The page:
I was the third female in the community at that time, and the two others made my room absolutely stunning. The bed was made lovely, and there were even chocolates. I was made to feel so welcome.
I was given a week to settle in before starting work, but I just wanted to get on with it and get a routine back in my life. I started working in the Tremains Superstore and now I’m like a completely different person. I had never worked in a shop, used a till, or even knew how to switch a computer on. Now, I have my own tablet, use the computer all the time, have Facebook and do online courses.
A typical day for me when the shops are open is to get up, shower and have a cuppa. I care more about myself now and like to do my make-up and hair before walking to the Tremains shop. I could get the Emmaus work van, but I enjoy the walk and exercise is a big thing for me.
I then do my bit in the shop and really enjoy talking to all the customers. Our community wouldn’t have the money to run without them, so I always make sure to thank them for supporting us. At the end of the day, I walk home to eat with the other companions before chilling out and getting ready for the next day.
During all of the lockdowns, the shops have been closed. Jemma, the Chief Executive, has been amazing at finding us things to do. Some of the companions and I have started a book club too. I’m an avid reader so I enjoy that, and we also do a quiz every week. I’ve even learnt how to make beeswax wraps, which we will soon be selling to customers who prefer not to use clingfilm.
Emmaus has helped me overcome my grief and I have been anti-depressant free for almost a year. When I first arrived, the support team put me in touch with a counsellor, so I had a nice Irish man ring me every week for an hour. Eventually, I didn’t need that service anymore, but I always know it’s there if I need it again. I do still get down days, even now. When anniversaries come up, I sit down and have a little cry, but I know that’s normal.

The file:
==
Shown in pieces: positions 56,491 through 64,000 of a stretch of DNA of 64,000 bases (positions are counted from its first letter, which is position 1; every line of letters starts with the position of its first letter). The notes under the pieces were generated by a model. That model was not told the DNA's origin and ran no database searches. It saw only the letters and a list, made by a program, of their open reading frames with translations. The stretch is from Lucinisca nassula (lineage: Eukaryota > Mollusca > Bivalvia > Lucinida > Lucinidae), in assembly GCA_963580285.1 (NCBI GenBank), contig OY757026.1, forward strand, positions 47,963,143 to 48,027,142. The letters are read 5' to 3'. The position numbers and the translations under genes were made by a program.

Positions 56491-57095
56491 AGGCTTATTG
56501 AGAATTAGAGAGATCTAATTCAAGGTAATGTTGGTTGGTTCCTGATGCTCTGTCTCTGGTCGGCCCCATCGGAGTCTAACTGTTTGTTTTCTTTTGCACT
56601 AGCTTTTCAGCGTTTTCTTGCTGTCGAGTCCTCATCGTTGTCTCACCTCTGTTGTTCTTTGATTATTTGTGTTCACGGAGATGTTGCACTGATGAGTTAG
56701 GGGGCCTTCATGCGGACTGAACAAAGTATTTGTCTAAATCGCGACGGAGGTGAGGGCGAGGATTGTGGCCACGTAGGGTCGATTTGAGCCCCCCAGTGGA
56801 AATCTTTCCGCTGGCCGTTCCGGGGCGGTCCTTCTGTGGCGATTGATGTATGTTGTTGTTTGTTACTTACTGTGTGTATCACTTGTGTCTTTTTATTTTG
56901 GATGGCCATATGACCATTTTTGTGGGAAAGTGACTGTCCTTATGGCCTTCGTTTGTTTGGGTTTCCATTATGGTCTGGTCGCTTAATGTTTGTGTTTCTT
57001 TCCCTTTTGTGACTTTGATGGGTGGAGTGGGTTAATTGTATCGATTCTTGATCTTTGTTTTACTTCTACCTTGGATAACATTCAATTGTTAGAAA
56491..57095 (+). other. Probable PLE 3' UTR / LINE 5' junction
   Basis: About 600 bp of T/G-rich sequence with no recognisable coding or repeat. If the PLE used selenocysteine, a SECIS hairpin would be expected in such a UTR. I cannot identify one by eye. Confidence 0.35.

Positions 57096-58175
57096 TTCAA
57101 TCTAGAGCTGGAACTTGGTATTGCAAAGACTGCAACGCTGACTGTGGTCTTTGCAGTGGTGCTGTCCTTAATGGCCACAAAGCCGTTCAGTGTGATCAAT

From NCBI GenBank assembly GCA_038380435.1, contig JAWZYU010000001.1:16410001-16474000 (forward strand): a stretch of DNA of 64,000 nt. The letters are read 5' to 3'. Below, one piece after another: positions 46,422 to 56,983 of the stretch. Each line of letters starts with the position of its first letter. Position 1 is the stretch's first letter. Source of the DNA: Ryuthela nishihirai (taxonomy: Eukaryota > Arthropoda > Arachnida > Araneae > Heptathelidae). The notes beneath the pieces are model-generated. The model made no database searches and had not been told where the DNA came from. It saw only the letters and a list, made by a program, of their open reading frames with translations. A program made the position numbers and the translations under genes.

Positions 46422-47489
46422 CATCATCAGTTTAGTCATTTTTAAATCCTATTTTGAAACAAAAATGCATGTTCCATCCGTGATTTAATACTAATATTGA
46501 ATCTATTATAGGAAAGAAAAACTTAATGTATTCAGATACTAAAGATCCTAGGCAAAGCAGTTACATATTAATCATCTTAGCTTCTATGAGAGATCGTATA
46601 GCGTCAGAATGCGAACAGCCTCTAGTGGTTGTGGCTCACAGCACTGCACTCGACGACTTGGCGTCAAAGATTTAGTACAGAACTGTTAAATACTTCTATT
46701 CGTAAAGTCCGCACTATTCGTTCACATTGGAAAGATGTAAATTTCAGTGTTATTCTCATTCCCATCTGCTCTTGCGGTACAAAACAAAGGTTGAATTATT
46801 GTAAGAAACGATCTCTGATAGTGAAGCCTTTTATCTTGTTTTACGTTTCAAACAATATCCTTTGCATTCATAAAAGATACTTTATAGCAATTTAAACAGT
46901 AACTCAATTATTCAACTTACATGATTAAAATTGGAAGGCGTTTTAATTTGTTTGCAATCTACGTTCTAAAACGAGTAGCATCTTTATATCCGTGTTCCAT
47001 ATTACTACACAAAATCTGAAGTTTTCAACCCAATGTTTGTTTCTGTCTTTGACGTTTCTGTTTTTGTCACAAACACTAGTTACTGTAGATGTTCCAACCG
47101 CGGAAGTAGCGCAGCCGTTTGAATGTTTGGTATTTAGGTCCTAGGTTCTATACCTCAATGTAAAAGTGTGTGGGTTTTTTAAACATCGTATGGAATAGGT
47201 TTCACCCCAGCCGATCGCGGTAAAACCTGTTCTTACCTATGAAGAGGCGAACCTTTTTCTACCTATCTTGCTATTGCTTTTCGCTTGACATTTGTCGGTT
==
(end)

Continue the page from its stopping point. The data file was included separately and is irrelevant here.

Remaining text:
I’ve met some great people here. I never feel lonely, and there is always someone to talk to. Sometimes there are disagreements and people fall out, but that’s expected when you’re all different characters. I lost my family, but here at Emmaus, I now consider all the other companions as family and that means the world to me.
I don’t want to be here forever, but at the moment I’m very happy. The good thing about Emmaus is that there is no rush. You don’t come in and get told that you have a certain amount of time. I’m refreshing my skills as a carer with the help of Emmaus, and my goal for the future is to get working again and find a little flat or bedsit of my own in Bridgend.
To anyone thinking of joining Emmaus, I would say go for it. It’s the best decision I ever made. Emmaus isn’t just a roof over your head, it’s what you make of it. If you come in with an attitude and you’re not interested in helping yourself, then it’s not going to work for you. But if you want to change your life and you’re willing to put in the work, then you can do that here.
Emmaus South Wales saved my life and I will never forget what this place has done for me.”